Across the conference circuit and the general cybersecurity community this year, Zero Trust – a term originally coined in 2010 – has been perhaps the industry’s hottest buzzword. Move over, blockchain, and machine learning.
In a previous post, we outlined what Zero Trust Security means and what lessons the framework offers for the security community. We also discussed the challenges of implementing Zero Trust, including:
- hurdles around securing legacy applications/network resources and tools and protocols
- regulatory headwinds given that the framework can theoretically conflict with global legislation, including GDPR
- the looming reality that the typical large global enterprise lacks the organization-wide visibility and control necessary for implementation.
There are plenty of other reasons why most enterprises are far from achieving a true Zero Trust posture, despite increasing industry agreement of the necessity for this framework. In practice, implementing a Zero Trust model can mean re-architecting an organization’s entire network, a costly, often politicized move that requires C-suite (and even board) sign-off.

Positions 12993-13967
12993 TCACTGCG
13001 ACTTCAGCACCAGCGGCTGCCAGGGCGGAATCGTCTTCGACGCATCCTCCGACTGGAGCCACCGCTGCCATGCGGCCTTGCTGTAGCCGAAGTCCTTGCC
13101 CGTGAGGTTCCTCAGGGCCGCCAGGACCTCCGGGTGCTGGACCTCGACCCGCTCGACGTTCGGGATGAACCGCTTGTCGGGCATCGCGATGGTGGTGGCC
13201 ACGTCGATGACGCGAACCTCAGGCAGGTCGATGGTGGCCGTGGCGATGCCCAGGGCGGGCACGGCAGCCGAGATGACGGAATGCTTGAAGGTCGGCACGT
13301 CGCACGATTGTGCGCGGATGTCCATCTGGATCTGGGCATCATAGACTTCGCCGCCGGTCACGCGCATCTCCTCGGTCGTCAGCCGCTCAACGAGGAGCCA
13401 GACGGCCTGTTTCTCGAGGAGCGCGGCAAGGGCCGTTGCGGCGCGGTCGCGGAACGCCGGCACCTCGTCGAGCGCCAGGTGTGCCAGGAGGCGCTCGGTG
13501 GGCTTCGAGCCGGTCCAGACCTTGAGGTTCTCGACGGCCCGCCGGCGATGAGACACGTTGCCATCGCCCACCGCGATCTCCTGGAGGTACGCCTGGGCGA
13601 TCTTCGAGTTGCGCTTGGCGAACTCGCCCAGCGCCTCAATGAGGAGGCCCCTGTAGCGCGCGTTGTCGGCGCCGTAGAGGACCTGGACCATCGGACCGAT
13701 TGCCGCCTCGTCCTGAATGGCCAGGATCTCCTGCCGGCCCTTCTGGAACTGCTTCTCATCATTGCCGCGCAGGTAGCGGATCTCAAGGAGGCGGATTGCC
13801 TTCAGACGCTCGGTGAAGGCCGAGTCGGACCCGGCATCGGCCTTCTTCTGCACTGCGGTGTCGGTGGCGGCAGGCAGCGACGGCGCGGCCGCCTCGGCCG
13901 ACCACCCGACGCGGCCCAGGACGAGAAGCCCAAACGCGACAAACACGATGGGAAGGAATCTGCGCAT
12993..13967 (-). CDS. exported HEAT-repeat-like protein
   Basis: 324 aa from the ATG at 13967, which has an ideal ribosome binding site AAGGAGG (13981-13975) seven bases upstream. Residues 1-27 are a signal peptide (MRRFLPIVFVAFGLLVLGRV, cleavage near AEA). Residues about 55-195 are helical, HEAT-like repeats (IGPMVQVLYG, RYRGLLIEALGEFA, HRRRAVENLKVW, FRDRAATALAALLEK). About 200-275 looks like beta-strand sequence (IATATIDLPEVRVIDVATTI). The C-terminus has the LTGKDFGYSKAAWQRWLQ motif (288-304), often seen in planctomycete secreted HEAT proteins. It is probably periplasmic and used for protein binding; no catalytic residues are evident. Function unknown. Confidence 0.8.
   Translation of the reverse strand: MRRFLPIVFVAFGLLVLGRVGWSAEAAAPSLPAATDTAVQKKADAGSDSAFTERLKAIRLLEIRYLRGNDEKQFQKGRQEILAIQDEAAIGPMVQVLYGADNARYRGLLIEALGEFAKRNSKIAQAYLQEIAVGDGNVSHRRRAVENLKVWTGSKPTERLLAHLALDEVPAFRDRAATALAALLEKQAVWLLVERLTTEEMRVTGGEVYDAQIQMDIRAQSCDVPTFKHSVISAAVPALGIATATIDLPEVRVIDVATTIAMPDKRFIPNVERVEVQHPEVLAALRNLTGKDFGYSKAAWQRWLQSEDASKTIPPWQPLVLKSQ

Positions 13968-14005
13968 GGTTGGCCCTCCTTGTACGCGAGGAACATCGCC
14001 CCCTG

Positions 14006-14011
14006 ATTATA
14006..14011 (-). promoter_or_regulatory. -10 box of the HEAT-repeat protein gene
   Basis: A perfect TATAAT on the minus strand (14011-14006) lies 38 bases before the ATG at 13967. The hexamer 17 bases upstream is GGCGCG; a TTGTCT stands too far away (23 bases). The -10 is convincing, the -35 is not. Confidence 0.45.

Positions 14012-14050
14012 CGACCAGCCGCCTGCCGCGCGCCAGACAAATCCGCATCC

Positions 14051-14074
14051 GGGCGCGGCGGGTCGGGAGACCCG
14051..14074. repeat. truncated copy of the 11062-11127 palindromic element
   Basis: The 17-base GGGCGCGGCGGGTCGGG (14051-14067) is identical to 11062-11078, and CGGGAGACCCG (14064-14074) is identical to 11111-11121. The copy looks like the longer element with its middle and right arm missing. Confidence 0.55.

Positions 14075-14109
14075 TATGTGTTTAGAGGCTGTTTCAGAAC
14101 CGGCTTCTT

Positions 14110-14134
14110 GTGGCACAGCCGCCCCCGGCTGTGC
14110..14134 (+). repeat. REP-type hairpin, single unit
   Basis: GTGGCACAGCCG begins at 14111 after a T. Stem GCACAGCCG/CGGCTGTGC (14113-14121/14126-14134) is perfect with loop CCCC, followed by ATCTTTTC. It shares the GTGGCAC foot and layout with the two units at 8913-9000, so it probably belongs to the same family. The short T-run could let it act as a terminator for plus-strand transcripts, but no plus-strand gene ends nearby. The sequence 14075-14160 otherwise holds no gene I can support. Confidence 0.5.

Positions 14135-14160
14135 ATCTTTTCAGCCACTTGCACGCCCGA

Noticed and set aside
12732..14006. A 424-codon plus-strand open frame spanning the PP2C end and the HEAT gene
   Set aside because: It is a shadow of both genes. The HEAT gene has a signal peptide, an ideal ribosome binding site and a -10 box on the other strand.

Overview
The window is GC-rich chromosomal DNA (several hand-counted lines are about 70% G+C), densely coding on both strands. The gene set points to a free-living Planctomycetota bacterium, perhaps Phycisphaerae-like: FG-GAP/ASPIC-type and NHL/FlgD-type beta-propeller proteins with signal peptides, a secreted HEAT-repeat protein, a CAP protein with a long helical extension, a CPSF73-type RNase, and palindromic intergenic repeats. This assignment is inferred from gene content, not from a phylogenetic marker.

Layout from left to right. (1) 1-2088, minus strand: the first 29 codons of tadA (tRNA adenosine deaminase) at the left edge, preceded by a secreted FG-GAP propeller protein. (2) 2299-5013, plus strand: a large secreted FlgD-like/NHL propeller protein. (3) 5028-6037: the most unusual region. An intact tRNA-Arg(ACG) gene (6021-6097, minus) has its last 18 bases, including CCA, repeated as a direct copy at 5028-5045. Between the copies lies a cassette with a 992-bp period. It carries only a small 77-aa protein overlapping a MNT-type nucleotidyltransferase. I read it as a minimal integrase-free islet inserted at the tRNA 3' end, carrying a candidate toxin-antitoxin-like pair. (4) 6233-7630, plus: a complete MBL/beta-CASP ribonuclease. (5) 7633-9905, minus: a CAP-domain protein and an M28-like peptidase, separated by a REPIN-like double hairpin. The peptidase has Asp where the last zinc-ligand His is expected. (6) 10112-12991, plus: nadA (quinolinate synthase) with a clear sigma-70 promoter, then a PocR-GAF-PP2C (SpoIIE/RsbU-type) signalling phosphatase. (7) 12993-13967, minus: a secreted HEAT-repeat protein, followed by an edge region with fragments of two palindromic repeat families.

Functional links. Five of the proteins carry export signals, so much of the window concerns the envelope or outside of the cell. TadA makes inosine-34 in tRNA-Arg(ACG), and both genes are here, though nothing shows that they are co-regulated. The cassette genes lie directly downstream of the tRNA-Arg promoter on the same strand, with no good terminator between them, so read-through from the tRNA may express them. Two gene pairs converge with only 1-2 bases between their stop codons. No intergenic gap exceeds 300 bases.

In this post, we’ll outline a framework for a true Zero Trust model that adheres to industry best practices while specifically avoiding the potential for an over-engineered network overhaul, wasted IT budget, and potentially costly organizational disruption.
5 Steps to Building a Zero Trust Strategy
The path forward for a realistic Zero Trust model that doesn’t require a cost-prohibitive overhaul involves building a strategic understanding around – and enforcement capability for – every user’s identity, behavior, and risk profile, including visibility and control. This should encompass all IT environments: cloud, on-premise, and hybrid.
Here are five steps you can take to get closer to building a Zero Trust strategy that dramatically improves your organization’s security posture: